Management of energy resources is important for the survival of all organisms. Energy management occurs at the cellular level to support relevant processes but also at the whole organism level where an efficient coordination of activities in different organs is required for optimal use of resources and proper growth and development. In plants energy is available in the form of carbon fixed through photosynthesis and the management of this carbon is a major determinant of crop productivity, affecting the intrinsic yield potential, as well as traits such as flowering time, senescence, seed filling, and stress tolerance.
However, the underlying mechanisms are poorly understood.
The Plant Stress Signaling lab work aims to understand how plants manage their carbon resources and how carbon management systems interact with other signaling pathways to control stress responses and growth and to drive adequate developmental decisions. To this end, the research group is focusing on one major component of the carbon management network, the SnRK1 signaling pathway. SnRK1 is an evolutionarily conserved protein kinase complex (ortholog of human AMPK) that is activated in response to declining energy levels (e.g. during stress) to promote energy-producing catabolic processes and to inhibit energy-consuming biosynthetic processes and growth. Conversely, SnRK1 is repressed by sugars such as trehalose-6-phosphate.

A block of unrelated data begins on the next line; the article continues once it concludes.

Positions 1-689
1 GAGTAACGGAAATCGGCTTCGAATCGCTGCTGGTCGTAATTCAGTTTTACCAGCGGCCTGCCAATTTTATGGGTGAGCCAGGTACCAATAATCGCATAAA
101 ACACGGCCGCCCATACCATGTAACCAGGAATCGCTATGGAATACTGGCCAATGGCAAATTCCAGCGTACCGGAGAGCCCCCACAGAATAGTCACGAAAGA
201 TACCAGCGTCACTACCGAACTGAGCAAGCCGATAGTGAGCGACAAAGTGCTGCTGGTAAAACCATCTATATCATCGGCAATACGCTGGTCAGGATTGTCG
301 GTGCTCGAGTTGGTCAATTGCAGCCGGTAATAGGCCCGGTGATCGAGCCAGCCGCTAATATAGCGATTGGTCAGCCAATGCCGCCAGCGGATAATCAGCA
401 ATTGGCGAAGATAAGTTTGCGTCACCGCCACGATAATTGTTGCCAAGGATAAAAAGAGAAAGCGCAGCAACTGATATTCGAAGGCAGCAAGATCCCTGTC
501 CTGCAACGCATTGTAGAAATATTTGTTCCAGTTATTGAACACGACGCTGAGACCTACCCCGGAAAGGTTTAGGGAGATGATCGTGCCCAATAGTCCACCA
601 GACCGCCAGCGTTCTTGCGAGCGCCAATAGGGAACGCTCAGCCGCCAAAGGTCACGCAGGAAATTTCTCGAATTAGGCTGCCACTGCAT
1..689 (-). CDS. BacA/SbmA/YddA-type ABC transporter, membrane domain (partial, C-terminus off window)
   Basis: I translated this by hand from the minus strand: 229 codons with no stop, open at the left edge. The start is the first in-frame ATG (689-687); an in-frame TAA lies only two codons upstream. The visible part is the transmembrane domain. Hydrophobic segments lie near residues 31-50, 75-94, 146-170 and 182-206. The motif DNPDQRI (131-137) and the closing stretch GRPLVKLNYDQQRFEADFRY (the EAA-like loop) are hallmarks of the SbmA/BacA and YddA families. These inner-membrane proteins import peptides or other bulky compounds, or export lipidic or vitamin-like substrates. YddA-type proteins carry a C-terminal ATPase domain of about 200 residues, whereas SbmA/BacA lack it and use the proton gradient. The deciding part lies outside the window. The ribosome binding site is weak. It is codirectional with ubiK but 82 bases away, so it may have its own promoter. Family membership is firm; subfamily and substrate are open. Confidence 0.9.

Manipulation of SnRK1 results in altered tolerance to a wide range of abiotic and biotic stresses, as well as a broad spectrum of growth and developmental phenotypes.
They are undertaking a multifaceted strategy that combines biochemical approaches, transient cell-based assays, genetics, proteomics and metabolomics with various interactor and mutant screens to address:
- how is SnRK1 regulated?;
- how does SnRK1 control gene expression and central metabolism?;
- how does SnRK1 interact with the ABA pathway, also central to stress responses and development?;
- how does SnRK1 modify specific developmental processes?
In the long-term, their goal is to identify mechanisms by which plants adapt to unfavorable environments, ultimately contributing potential strategies to enhance stress tolerance and productivity.